Yankees 7 Orioles 1: Pettite Is Money; Offense Responds

I can’t say I’m too surprised that Pettite delivered a good start after three straight losses, though I didn’t expect him to be that good. He was outstanding, going seven strong scoreless innings, taking a perfect game into the fifth, and slamming the door shut on a mostly young but confident Orioles team, 7-1. The offense was good enough through six though it struggled against journeyman Steve Trachsel, but turned on the afterburners with five important insurance runs in the last three innings to salt it. Kudos to Damon for easily one of his best games at the plate this season, Jeter cleared the bases with a double to right in the ninth, and the team bounced back well after last night’s debacle. However, A-Rod left the game with a strained quad, coming up a bit lame as he ran to first. He’s day-to-day.

The Yankees had a slightly inauspicious start to today’s game, stranding Jeter at second after his one-out double with consecutive strikeouts from Abreu and A-Rod. Damon singled with two outs in the third but was caught stealing to end the inning. But Pettite stormed through the Orioles lineup, throwing only 18 pitches through two innings–six in the second–and a mere 26 through three. He simply dominated. The Yankees plated two in the fourth, which ended up being enough today. Abreu walked and stole second, scored on A-Rod’s double, 1-0 NY, and A-Rod in turn scored on Matsui’s double to right, 2-0. But Cano grounded him over to third, Giambi worked a walk to put runners on the corners, and Melky fanned to end the rally. Payton and Adam Jones finally got the Orioles base runners with consecutive two-out singles in the fifth, but Pettite escaped that with Melky’s good catch in deep left-center.

In this series, the Yankees have suffered from failing to score runs in one half of the inning, only to see the Orioles immediately give them an object lesson in the consequences of leaving runners on base and in scoring position. I feared this would occur in the sixth, when the Yankees loaded the bases with one out. Abreu singled, A-Rod force him at second then left the game with the right quad injury, Matsui worked a four-pitch walk, Cano singled but Meacham wisely held Ensberg (running for A-Rod) at third to load ’em up. But Giambi summarily grounded into a 4-6-3 DP to end the rally, part of another rough day at the plate for Big G. But Pettite hung tough in the bottom half. With one out Roberts singled, stole second, then took third on a wild pitch–all with one out. But Pettite retired Mora on a 5-3, and fanned the tough Markakis to end the threat, great work from the crafty veteran.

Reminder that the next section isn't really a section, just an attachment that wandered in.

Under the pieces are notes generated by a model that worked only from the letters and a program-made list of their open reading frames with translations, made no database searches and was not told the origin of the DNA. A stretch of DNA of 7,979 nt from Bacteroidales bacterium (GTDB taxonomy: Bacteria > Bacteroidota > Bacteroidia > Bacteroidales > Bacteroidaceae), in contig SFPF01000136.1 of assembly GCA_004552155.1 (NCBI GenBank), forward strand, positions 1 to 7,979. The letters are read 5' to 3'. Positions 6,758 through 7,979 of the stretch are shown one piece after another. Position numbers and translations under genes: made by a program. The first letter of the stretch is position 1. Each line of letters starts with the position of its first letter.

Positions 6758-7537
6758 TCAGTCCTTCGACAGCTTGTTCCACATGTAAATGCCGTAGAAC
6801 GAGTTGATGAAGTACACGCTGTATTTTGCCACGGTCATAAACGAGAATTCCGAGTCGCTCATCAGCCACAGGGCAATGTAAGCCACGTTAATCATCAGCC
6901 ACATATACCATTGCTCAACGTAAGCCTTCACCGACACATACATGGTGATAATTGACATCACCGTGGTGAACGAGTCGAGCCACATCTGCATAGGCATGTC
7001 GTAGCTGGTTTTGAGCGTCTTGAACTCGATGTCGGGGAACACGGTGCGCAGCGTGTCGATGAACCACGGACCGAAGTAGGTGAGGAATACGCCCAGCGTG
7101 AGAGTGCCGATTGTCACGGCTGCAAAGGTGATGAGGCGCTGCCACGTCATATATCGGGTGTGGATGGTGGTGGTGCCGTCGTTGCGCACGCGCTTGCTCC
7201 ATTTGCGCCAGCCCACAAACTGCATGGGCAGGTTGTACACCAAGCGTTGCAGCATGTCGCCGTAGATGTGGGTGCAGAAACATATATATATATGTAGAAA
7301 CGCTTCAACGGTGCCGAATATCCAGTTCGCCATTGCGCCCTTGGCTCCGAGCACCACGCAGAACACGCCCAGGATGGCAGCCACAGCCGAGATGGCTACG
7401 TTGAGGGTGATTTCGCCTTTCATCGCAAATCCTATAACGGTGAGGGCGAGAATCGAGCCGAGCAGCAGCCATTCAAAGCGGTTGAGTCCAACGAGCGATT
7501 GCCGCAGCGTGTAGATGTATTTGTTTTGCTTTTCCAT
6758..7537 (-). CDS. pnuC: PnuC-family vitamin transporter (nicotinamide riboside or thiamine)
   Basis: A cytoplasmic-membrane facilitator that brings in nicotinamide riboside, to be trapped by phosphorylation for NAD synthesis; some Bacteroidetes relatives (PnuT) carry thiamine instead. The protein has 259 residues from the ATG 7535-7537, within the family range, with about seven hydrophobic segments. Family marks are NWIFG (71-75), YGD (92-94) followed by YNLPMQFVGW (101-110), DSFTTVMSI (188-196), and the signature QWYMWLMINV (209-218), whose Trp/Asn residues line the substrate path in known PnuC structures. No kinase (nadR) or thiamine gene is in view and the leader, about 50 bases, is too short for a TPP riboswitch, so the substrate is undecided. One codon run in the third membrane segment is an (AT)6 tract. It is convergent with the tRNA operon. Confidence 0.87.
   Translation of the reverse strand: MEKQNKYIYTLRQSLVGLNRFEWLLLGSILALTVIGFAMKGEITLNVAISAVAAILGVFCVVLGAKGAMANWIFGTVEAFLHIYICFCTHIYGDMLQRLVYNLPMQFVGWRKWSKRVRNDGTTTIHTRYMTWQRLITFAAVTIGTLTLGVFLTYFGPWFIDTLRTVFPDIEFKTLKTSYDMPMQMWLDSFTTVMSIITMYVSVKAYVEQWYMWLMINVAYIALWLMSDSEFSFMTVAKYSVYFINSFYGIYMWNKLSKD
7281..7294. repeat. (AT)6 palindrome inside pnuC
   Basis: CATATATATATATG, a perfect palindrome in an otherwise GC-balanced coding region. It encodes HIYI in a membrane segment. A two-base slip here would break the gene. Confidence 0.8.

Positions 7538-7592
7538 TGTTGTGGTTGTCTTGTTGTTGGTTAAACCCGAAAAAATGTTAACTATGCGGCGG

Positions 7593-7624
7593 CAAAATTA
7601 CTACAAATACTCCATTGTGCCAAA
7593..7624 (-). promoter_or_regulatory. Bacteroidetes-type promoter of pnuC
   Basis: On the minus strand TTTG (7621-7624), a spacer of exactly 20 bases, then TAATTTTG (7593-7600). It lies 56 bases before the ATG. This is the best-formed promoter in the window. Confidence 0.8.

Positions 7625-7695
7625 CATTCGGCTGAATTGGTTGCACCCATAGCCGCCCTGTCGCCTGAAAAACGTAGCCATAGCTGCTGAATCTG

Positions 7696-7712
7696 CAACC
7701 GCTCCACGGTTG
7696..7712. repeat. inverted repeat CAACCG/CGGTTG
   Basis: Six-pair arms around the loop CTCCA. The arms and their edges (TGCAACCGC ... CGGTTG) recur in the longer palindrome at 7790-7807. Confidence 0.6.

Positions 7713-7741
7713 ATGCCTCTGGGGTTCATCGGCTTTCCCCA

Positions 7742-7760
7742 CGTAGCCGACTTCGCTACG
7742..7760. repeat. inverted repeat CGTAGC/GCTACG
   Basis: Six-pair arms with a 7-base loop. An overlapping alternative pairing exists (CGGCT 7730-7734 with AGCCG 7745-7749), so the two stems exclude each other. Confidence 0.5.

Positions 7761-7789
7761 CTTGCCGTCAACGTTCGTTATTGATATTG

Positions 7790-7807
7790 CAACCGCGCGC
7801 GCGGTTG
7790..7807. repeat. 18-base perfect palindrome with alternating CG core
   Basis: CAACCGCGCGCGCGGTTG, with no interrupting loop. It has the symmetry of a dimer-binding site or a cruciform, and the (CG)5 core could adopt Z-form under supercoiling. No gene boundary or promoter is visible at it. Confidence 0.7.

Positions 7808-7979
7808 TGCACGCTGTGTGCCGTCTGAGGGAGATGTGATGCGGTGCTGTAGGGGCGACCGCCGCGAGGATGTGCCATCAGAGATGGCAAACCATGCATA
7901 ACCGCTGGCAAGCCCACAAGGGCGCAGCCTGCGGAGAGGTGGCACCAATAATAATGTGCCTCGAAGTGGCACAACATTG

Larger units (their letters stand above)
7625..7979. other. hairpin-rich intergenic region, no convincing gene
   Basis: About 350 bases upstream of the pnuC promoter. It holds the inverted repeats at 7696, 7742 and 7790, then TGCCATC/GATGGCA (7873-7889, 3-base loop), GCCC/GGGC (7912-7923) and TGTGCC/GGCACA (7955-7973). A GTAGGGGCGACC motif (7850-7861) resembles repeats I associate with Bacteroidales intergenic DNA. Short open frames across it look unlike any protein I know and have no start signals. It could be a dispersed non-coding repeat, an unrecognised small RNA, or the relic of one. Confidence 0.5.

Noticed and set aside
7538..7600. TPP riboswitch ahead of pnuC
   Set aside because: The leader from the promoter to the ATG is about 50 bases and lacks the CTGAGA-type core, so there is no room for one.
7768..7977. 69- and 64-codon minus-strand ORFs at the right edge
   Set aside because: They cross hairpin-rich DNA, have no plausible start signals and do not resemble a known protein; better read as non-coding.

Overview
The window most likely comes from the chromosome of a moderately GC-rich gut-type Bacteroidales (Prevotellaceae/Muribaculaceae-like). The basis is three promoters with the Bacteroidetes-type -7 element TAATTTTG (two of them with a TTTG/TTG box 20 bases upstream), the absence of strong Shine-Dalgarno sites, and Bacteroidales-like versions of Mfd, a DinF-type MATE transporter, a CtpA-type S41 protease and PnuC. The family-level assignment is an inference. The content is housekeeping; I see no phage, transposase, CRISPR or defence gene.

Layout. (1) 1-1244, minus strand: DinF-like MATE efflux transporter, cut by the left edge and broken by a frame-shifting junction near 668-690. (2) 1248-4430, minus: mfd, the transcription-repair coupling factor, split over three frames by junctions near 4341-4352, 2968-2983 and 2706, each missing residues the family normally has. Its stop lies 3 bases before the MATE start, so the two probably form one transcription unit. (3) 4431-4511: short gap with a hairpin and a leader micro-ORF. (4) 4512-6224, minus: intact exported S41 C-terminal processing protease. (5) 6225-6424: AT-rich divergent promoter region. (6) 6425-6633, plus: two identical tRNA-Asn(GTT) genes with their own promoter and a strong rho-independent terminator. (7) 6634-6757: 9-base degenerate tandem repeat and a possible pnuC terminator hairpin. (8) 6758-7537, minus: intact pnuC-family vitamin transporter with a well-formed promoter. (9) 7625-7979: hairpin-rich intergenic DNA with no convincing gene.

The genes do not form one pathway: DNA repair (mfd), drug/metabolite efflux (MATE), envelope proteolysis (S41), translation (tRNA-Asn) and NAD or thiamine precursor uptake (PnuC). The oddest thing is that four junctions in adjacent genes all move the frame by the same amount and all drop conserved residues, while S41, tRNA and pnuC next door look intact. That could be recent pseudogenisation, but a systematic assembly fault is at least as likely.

The Yankees added two in the seventh when Moeller (whose theme some at The Stadium should be “Substitute” from The Who) doubled and Damon cranked a homer to right, 4-0. JD, it’s about time you turned on a fastball and yanked it deep. Good job. Pettite again stranded a runner at third with one out. Millar led off with a double, move to third on Scott’s 4-3, but was stranded on Payton’s soft liner and Jones’s ground out. Pettite was dynamite, going seven scoreless and yielding only four hits and no walks with five strike outs on a mere 89 pitches/59 strikes–less than 13 pitches an inning. Girardi turned it over to Joba, who allowed a double and single and came out with no outs because of a rain delay. When action resumed, Bruney entered to prevent Joba needing to warm up again, and Roberts’s sac fly made it 4-1, the second earned run Joba has allowed in his major-league career and the first this season. My understanding is that the Yankees DFA’d Joba before the end of the game but, after a heated discussion between Yankees management, decided to give him one last chance to redeem himself.

The Yankees added on very well today, leaving no doubt after scoring three in the top of the ninth. Big G fanned to keep his streak of futility alive, Melky walked, Moeller the Magnificent singled and took second on Sherrill’s wild pitch, Damon walked on four pitches, and Jeter cranked a first-pitch fastball into the right-field corner to clear ’em, 7-1. Mariano shut it down, not having pitched since Tuesday, getting Scott on a 3U, allowing a single to Payton, fanning Jones, and setting down Quiroz on a pop to Big G. 7-1, ending the losing streak.

Damon was 2-4 with a single, homer, walk, and 2 runs and 2 RBIs to move his average to .213. That’s setting the table, JD. Jeter was 2-5 with 3 RBIs, giving him 11 RBIs on the season and a healthy .309. Moeller the Terrific was 2-4 with 2 runs, Matsui was 1-3 with an RBI, his 9th, hitting a robust .323, A-Rod had an RBI, his 10th, with a run to bat .308, Abreu is at .306 with his hit, and slowly but surely, Cano is inching toward the Mendoza line with his sharp single, but still at .169. Big G is officially down to .111 and is struggling mightily, but this isn’t news this year for Yankees fans.